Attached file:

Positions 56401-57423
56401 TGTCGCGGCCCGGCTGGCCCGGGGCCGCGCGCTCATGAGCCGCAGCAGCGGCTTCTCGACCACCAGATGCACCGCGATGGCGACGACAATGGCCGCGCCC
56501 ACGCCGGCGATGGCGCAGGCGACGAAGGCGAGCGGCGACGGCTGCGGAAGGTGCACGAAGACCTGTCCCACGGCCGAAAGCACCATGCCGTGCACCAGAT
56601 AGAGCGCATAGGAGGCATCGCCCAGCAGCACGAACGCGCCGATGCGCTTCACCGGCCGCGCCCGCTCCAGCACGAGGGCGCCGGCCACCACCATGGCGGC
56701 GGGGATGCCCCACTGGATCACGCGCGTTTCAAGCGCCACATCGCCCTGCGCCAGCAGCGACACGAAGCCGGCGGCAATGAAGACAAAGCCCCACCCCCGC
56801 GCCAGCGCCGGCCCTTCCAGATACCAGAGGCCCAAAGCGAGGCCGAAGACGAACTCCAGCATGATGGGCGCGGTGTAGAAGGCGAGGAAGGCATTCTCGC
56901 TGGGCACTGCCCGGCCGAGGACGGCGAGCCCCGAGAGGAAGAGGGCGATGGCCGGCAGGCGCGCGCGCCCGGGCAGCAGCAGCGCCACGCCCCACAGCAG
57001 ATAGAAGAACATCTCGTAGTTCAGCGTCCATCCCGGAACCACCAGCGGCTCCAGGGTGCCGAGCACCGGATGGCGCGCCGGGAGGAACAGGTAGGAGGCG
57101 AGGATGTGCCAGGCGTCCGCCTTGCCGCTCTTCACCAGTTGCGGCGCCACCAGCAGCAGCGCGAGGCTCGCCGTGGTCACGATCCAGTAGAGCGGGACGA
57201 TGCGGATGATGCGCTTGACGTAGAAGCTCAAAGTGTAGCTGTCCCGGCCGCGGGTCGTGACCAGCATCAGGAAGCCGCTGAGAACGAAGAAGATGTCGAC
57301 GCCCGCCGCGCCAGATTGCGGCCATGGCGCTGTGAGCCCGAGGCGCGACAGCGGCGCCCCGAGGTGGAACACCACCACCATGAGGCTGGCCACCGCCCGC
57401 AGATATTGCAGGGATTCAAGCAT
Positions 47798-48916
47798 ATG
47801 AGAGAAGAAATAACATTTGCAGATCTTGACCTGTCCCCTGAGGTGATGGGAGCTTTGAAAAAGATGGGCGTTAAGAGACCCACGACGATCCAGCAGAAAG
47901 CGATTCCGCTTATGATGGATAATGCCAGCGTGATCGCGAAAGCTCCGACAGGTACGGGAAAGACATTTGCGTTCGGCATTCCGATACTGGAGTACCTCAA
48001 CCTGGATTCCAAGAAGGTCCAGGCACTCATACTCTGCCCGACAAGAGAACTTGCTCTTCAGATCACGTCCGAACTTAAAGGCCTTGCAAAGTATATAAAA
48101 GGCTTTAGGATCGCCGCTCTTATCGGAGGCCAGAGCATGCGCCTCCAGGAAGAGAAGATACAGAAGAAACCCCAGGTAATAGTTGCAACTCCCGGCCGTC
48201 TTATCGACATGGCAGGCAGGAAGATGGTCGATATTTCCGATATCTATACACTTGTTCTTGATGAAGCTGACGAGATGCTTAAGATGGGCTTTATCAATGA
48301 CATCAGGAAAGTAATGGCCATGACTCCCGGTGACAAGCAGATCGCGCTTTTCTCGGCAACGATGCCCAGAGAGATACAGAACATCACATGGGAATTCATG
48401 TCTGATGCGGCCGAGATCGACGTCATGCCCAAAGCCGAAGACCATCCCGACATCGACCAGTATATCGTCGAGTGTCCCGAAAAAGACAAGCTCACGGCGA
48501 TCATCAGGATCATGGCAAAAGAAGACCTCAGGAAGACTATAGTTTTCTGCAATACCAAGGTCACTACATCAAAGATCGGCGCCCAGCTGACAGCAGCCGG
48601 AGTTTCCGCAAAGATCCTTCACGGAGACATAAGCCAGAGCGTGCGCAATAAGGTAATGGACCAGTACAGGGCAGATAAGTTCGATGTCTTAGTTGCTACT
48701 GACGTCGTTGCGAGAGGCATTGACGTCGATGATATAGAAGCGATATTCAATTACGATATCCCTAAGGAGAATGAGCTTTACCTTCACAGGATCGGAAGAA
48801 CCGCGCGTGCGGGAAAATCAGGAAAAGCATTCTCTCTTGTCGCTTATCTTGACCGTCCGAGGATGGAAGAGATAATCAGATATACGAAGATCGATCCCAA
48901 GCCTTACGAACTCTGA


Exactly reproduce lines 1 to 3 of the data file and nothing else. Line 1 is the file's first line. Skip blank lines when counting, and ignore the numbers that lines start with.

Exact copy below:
Positions 56401-57423
56401 TGTCGCGGCCCGGCTGGCCCGGGGCCGCGCGCTCATGAGCCGCAGCAGCGGCTTCTCGACCACCAGATGCACCGCGATGGCGACGACAATGGCCGCGCCC
56501 ACGCCGGCGATGGCGCAGGCGACGAAGGCGAGCGGCGACGGCTGCGGAAGGTGCACGAAGACCTGTCCCACGGCCGAAAGCACCATGCCGTGCACCAGAT